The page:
Postcard from Magnolia: Fruitcakes baked with sweet intentions
Seattle Times staff reporter
This is a story about love, war and fruitcake, and because it's easier to talk about, we begin with fruitcake.
Mary Williams, a retired librarian, has baked around 5,000 of them. She's been doing it for 33 years, sometimes baking as many as 500 in a single holiday season. She sells them for $10 apiece and gives the money to the children.
That's how she refers to them, "the children," as if all the world's ragged kids were in the next room. Actually, she gives the proceeds to a long list of charities for children, foremost among them the George Mueller orphanage in England and the Northwest Center for the Retarded in Seattle. Recently, she gave to a Mission of Mercy program to help the children of Afghanistan.
"I know what they're going through," she says in a lilting voice much younger than her years.
She is 85, with a shock of white hair and newly blue-green eyes after the cataracts were removed. She holds forth like an aristocrat but cackles like a teenager. She pronounces "heart" like a true Brit, as in, "I left my haaht in Bristol."
She was born in England, came to America in 1946, just after the war, and has lived in Seattle for the past four decades, in a little brick house on Magnolia. She worked in the library at Virginia Mason Medical Center for 22 years. When asked why, if she loved children so much, she never had any, she replies with a glint and a cackle:
"I never got married, and I was a good girl."
She says this is her last year to make fruitcakes. Her energy is running down. "It's the end of my project," she says.
Fruitcake is one of the most maligned foods in America. Generally, it's a mixture of fruits and nuts with just enough batter to hold them together. When wrapped in cloth or foil, saturated with liquor, such as brandy or rum, a fruitcake may be kept for months or even years.
The New York Times food writer Craig Claiborne once wrote that he inherited a fruitcake that had been in his mother's possession since 1880.
It's not a neutral food. Its heft and lumpy psychedelic presence demand a response: eat it or pitch it? Serve or use as a wheel block? In ancient times, lore has it, crusaders carried fruitcake to sustain themselves over long journeys and when necessary used it as a bludgeoning tool.
Mary has heard all the jokes.
"I promptly push the delete button," she says.
All she knows is she has many more customers than she can keep up with. Her circle of patrons began at Virginia Mason and widened by word of mouth over 33 years to the other side of the country. This year, she'll be sending cakes to Dallas, Texas, and Birmingham, Ala.
If she could, and if U.S. Customs didn't make it so hard, she'd be sending fruitcake back to the old country. The English take their fruitcake very seriously. Britain once had laws regulating the seasons in which fruitcake could be made. Debates were held over proper methods of preparation and presentation. Mary was born into this climate.
The provenance of her project to help children came into being pieces at a time, going all the way back to World War II when she was in her mid-20s and living in the English town of Cheltenham. The town endured six years of bombing by Nazi fliers. She watched in horror as children were injured and orphaned.
"When you went out, you never knew if you were coming back," she says. "My heart went out to the babies."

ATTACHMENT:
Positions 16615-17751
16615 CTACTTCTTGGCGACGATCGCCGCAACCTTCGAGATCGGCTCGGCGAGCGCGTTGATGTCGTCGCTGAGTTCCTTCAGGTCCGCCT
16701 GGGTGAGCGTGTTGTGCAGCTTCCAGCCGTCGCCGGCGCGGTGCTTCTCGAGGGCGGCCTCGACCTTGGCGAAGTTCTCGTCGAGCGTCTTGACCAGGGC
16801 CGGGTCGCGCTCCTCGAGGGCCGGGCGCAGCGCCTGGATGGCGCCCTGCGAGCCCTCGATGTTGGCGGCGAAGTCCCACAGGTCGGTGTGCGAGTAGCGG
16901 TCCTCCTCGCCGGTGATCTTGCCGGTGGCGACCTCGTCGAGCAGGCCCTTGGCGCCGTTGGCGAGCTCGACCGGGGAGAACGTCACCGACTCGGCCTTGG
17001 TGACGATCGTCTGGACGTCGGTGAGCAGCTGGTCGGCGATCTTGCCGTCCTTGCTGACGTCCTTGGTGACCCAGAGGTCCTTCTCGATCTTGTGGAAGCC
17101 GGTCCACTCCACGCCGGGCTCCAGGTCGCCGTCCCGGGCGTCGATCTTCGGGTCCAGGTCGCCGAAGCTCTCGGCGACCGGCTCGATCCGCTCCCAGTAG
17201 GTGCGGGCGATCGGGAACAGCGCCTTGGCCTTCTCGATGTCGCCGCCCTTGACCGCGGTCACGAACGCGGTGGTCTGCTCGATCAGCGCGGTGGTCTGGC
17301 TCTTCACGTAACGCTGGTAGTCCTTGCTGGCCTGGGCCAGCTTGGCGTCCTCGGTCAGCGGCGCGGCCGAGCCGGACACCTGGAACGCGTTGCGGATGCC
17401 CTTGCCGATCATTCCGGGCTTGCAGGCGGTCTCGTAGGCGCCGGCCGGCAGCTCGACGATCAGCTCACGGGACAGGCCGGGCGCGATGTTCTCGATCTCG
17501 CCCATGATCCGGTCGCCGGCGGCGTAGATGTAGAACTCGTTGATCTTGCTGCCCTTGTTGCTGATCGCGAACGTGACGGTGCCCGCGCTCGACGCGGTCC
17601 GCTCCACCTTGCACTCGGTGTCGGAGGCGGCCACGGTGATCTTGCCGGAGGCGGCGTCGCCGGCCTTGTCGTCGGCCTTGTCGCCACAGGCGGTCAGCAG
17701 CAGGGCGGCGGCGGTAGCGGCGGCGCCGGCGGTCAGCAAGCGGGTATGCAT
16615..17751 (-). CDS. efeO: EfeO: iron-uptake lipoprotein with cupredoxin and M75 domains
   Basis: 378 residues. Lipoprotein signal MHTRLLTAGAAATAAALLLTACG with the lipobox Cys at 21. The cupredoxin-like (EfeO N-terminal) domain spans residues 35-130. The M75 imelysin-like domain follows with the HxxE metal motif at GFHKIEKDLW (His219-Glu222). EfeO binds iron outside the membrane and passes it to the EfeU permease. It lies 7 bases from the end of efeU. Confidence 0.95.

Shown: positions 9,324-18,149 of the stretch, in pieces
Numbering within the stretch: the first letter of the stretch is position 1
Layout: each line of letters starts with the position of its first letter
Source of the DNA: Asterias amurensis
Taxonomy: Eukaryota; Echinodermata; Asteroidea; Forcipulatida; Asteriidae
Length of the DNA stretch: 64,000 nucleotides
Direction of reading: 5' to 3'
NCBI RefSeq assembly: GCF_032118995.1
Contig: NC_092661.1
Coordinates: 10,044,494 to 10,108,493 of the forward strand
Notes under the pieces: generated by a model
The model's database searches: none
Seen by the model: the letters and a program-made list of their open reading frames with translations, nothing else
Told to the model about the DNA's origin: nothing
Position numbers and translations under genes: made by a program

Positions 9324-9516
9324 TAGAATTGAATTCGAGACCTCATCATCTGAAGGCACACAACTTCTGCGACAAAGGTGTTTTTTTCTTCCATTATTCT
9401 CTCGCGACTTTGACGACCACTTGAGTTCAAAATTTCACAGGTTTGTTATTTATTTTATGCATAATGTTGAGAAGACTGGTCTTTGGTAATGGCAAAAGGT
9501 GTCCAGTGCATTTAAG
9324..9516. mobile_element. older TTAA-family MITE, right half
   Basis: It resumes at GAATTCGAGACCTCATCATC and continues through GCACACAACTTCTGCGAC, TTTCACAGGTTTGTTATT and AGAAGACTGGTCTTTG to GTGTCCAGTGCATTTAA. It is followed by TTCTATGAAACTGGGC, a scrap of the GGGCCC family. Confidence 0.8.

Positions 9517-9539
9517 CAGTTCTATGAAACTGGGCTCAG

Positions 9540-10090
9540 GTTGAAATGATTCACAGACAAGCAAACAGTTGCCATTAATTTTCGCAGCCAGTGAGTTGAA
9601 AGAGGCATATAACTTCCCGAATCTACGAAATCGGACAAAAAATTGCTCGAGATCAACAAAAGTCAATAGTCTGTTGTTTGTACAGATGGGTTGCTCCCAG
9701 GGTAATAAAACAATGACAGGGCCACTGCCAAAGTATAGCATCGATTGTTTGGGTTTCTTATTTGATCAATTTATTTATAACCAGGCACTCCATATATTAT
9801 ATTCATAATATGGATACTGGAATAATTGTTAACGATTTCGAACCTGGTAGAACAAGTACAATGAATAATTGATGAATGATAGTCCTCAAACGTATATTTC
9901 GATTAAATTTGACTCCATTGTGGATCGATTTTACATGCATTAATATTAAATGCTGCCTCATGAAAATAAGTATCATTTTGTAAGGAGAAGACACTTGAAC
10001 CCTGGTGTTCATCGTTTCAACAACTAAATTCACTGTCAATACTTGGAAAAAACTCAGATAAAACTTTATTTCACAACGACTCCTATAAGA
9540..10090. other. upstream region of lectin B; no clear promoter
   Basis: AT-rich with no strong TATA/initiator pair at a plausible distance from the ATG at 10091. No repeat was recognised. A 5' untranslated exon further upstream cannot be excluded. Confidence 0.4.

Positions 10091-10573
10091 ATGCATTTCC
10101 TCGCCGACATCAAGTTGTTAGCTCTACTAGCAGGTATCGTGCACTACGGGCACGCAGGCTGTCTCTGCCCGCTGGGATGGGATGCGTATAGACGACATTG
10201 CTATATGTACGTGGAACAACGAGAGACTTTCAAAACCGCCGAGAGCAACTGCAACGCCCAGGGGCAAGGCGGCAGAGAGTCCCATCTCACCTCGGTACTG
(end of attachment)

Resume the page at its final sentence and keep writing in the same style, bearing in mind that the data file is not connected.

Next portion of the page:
She says she had an abiding fondness for children even as a child. They were the best people on Earth, and they seemed to be drawn to her, too. Mary knew early that children would somehow be a big part of her life.
When she was 23, just as the war was getting under way, she met and fell in love with a young man who had the same affinity for children. His name was Phillip Ward. He was a soldier in the British army. He was, if you're inclined to believe in that kind of thing, the love of her life. They planned to marry.
One early morning in 1940, in the city of Bristol, Mary and her fiancé took a walk through a cemetery and came upon a towering statue of George Mueller, the English preacher and philanthropist who founded what would become that country's greatest network of orphanages.
At the foot of the statue, the young soldier told Mary that after they got married, they would help children, too, and they would donate time and money to Mueller's orphans.
Ward went off to war and never returned. He was listed as missing in action for four years and was presumed dead. Mary waited for him, and even now, 61 years later, hesitates to say that he's gone.
She gets quiet when the subject comes up. She'll talk about the unfathomable pains of war and the empty spaces that last forever. She'll say she knows what the children and widows of Afghanistan are going through, as can only a person who has experienced it.
With some coaxing, she'll tell you about the cemetery walk six decades ago, and the words that were spoken under the statue. And how she waited. How one year stretched to four. It would be years after the war, and after moving to America, before life got settled enough for her to start fulfilling her part of the pact.
Four years stretched to 10 and then 20 and 30, and suddenly she's standing in a tiny room in a little brick house on Magnolia, 85 years old and surveying, for the last time, row after row of candied loaves of her own concocting.
Her expression shows gladness at the end of a project, and something else, too, something we might have to live eight decades to understand.
It was all for the children, she will tell you. And like a proper Englishwoman, she will ask you to stay for a cup of Red Rose tea and a slice of some of the best psychedelic cake you'll ever taste.